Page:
Warm Cabbage, Onion & Apple Slaw from "Chez Panisse Vegetables" by Alice Waters
1 medium yellow or red onion
1 medium red or green cabbage
2 large crisp, sweet apples
Salt & pepper
Peel and thinly slice the onion. Trim the cabbage, core it, cut in half, and slice into fine chiffonade, as for coleslaw. Peel, core, and slice the apples very thin. In a large saute pan, heat a little oil and begin to saute the onions. When they are translucent and just beginning to brown, add the apples. Saute about 1 minute so everything is sizzling and add the cabbage, the seasoning, a dash of vinegar and a little water. Stir over medium-high heat just long enough to barely cook the cabbage. It should retain a little crunch and the sweetness of fresh cabbage.
Turnip Puree with Leeks from "Vegetarian Cooking for Everyone" by Deborah Madison
1 small russet potato, peeled
2 lb turnips (or rutabaga), peeled
2 medium leeks, white parts only, chopped
1 garlic clove, thinly sliced
Salt & fresh ground pepper
2 Tbl or more cream, buttermilk or milk
2 Tbl butter
2 tsp chopped thyme
Chop the potato and turnips the same size (if using rutabaga, chop them half the size of the potato pieces). Put them in a pot along with the leeks and garlic with cold water just to cover, add 1/2 tsp salt and simmer, partially covered, until tender, 15-20 minutes. Drain, reserving the liquid. Mash the vegetables with a fork for a rough-textured puree or pass them through a food mill. Add 2 Tbl or more cream or reserved broth to thin the puree. Stir in the butter and thyme and season with salt and pepper to taste.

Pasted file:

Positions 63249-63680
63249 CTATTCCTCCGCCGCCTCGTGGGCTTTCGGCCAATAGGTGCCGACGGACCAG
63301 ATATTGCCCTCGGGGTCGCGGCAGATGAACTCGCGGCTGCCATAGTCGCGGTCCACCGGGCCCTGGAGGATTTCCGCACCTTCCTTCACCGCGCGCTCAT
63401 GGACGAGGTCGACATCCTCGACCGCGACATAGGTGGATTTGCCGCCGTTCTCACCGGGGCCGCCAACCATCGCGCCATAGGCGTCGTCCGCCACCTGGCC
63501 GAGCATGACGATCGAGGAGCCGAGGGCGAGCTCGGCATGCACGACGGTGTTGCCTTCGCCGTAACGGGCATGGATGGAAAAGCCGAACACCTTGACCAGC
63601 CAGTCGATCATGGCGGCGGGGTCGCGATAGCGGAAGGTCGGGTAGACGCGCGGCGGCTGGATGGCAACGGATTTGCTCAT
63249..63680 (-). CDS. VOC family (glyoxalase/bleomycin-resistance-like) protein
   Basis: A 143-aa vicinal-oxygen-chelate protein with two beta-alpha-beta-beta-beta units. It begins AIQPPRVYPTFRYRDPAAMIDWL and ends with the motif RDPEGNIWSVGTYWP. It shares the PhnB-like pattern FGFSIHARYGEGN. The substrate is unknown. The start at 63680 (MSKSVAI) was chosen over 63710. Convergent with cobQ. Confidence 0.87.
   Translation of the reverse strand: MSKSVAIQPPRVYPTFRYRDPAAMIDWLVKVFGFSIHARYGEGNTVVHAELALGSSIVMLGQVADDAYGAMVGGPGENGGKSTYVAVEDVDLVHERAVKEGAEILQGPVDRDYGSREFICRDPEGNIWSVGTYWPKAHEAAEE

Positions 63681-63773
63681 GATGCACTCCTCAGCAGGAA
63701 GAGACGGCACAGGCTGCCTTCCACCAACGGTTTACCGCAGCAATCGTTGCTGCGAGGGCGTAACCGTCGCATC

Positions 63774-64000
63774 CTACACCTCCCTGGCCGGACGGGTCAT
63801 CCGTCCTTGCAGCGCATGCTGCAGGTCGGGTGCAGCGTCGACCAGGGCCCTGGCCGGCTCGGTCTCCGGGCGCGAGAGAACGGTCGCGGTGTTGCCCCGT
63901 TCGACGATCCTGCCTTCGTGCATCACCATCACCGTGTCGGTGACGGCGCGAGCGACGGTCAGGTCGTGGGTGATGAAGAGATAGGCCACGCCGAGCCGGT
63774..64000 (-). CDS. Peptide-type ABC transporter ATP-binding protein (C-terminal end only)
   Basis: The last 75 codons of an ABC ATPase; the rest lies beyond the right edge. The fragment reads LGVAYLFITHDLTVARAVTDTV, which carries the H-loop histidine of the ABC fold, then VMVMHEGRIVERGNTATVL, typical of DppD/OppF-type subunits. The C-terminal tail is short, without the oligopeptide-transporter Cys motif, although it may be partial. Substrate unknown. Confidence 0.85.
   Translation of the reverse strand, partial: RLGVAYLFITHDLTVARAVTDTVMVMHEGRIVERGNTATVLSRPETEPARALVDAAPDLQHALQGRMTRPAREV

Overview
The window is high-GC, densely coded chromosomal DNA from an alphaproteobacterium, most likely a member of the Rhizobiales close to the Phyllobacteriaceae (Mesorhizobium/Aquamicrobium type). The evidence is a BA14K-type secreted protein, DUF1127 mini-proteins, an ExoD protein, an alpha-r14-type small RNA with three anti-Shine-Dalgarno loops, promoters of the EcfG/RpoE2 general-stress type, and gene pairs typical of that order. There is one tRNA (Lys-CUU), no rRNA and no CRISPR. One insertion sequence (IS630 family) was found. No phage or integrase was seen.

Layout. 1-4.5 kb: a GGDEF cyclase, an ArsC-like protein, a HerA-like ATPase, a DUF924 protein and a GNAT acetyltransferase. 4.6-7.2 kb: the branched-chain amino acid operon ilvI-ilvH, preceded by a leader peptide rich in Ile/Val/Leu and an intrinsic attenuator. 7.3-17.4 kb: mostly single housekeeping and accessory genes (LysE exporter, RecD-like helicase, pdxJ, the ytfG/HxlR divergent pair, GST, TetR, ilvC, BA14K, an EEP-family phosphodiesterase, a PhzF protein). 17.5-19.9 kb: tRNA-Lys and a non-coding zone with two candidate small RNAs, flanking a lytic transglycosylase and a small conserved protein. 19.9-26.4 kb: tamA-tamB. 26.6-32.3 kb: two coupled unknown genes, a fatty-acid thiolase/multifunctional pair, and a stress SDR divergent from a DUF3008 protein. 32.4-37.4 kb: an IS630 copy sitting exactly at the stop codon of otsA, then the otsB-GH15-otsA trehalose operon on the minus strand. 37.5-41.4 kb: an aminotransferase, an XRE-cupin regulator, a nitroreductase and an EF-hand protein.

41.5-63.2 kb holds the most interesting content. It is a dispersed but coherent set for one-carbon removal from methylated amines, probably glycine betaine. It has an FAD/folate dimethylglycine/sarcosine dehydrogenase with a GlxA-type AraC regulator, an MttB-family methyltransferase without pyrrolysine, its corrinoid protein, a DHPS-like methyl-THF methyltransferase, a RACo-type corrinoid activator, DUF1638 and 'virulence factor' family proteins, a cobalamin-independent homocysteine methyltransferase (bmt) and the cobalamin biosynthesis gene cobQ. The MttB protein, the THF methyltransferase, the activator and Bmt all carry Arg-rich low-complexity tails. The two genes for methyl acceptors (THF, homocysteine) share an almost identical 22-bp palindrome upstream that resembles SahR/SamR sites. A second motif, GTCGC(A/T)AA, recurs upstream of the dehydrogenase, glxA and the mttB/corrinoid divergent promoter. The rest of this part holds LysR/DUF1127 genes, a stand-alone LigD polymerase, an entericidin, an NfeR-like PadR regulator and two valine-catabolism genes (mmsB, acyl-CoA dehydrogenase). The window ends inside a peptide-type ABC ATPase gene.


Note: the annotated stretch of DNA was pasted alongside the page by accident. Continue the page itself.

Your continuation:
Variations: Stir 1 cup grated Gruyere cheese into the puree. Add a Tbl roasted garlic and 1 tsp finely chopped rosemary to the puree.
Broccoli Raab Pasta from "Chez Panisse Vegetables"
1 large onion
6-8 garlic cloves
2 bunches broccoli raab (about 1.5 lb)
Extra virgin olive oil
Red pepper flakes
1/2 to 3/4 lb penne pasta
Red wine vinegar
Pecorino romano cheese
Peel and thinly slice the onion. Smash, peel and thinly slice the garlic. Wash the broccoli raab, removing the heavy stems and chop the leaves and sprouts coarsely. Put a large pot of water on to boil. Liberally cover the bottom of a saute pan with the olive oil and saute the onion over high heat. When the onion has begun to wilt and and brown a little, add the garlic and pepper flakes to taste and salt. Toss briefly, then add the broccoli raab and a splash of water. Lower the heat and cook until tender, stirring or tossing frequently. Meanwhile, cook the pasta. Taste the broccoli raab for seasoning and add a generous amount of olive oil and a splash of red wine vinegar. Toss with the drained pasta and garnish with grated cheese.
List of Pick Up Sites
Elysian Fields Farm, 5925 Oakley Rd., Cedar Grove; times 1:30-7:00
Durham, 1715 W. Cornwallis; times 2:00-7:00
Durham, 915 Hale St.; times 2:30-7:00
Chapel Hill, 1616 Old Oxford Rd.; times 3:00-7:00
Carrboro, 100 Melba Circle (entrance is off Lorraine St.); times 3:30-7:00
Turnips (1 bunch)
Turnips (1 bunch)